Inspired no doubt by the semi-independence enjoyed by Peucestas, local dynasts found that they could rule unopposed by the Macedonian (and later Parthian) overlords, provided they showed support for the regime. We know the names of these rulers, from Baydad (Bagadates I) at the end of 3rd century BC, to Shapur at the start of 3rd century AD: (he was the brother of Ardashir  I, the founder of the Sasanian dynasty). Their names are known from their coinage - and the fact that they issued their own coins over this long period shows how independent they were allowed to be. They were not Achaemenids, and certainly did not call themselves "Great Kings". They continued supporting the Macedonians as long as it was advantageous - then transferred their allegiance to the Parthians. Little is known beyond what can be deduced from the coinage (which was modeled on that of the Parthians) - but it would seem that it was during this half millennium that the memory of the Achaemenids began to fade.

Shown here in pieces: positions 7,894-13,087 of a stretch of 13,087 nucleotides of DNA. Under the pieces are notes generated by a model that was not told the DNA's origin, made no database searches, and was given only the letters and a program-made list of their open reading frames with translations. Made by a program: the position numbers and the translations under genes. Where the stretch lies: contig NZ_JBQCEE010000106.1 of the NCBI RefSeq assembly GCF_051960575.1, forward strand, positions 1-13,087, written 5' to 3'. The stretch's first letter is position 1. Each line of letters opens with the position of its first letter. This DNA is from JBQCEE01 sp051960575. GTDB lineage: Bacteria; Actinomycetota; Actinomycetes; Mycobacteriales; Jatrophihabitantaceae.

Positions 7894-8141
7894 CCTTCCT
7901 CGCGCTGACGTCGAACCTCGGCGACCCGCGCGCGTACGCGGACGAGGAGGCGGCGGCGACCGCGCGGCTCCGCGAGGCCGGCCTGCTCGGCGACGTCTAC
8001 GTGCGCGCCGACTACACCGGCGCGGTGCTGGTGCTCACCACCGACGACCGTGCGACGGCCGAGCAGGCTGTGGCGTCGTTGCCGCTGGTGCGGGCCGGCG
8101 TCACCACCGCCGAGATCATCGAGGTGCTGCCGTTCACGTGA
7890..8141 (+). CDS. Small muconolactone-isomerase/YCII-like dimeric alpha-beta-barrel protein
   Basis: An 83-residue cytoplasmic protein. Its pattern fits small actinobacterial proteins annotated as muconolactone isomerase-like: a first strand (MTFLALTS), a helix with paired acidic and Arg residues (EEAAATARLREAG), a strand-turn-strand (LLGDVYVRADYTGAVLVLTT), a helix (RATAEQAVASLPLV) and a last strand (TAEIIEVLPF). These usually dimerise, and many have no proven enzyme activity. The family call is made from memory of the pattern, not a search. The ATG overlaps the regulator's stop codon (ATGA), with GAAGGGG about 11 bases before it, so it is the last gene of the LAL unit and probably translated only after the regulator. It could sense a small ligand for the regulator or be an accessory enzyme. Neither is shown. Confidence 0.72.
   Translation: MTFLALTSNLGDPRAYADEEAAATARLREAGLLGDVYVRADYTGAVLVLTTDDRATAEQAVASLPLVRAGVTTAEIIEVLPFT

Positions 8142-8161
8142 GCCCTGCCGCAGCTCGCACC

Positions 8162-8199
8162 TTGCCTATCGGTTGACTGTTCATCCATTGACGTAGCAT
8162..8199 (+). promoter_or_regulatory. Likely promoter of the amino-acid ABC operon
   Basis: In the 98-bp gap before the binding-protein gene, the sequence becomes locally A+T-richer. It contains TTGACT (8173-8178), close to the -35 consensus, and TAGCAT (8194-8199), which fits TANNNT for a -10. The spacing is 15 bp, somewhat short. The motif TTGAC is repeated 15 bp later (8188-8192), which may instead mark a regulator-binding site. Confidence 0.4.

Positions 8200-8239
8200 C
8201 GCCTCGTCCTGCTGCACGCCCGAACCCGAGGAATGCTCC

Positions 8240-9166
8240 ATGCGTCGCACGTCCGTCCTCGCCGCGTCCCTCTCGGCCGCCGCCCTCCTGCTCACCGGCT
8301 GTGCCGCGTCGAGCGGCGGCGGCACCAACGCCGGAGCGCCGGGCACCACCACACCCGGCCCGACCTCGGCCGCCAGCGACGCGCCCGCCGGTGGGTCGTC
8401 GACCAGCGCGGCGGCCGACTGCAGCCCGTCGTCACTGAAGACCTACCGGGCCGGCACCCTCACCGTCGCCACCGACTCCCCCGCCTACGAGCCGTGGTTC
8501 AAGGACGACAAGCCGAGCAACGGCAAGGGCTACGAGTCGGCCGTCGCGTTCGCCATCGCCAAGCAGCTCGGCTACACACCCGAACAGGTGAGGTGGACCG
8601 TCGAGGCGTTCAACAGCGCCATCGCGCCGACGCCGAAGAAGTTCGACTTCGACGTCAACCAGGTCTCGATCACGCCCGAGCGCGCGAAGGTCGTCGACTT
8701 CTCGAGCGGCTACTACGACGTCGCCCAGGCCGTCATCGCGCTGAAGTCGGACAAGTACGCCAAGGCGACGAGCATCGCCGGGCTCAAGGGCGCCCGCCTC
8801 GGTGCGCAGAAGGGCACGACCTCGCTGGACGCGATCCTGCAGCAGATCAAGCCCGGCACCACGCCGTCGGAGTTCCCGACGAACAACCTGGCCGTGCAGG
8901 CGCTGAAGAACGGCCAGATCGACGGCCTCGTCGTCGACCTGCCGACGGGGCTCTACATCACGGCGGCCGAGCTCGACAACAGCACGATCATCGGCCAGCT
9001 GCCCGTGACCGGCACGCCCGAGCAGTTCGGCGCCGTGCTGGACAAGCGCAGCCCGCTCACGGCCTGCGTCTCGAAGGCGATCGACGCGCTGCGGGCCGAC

The Sasanians

The Sasanian dynasty originated from the ruling family of Persis, and was well aware that it was truly "Persian" after the Arsacid dynasty with its roots in the northeast of the Iranian plateau. It was also aware of the religious basis of kingship - the "farr" of the Sasanians derives ultimately from the special relationship claimed by Darius I and his successors with Ahura Mazda. The priestly class, the Magi, would have tried to preserve the continuity as best they could (without written records, of course, at this period). But it's clear that the Sasanians had no specific knowledge of their Achaemenid predecessors.

Christian copper coin from Pars

Their home base was at Istakhr, a few miles only from Persepolis, and it remained an important religious centre after the Sasanians moved their capital to Ctesiphon.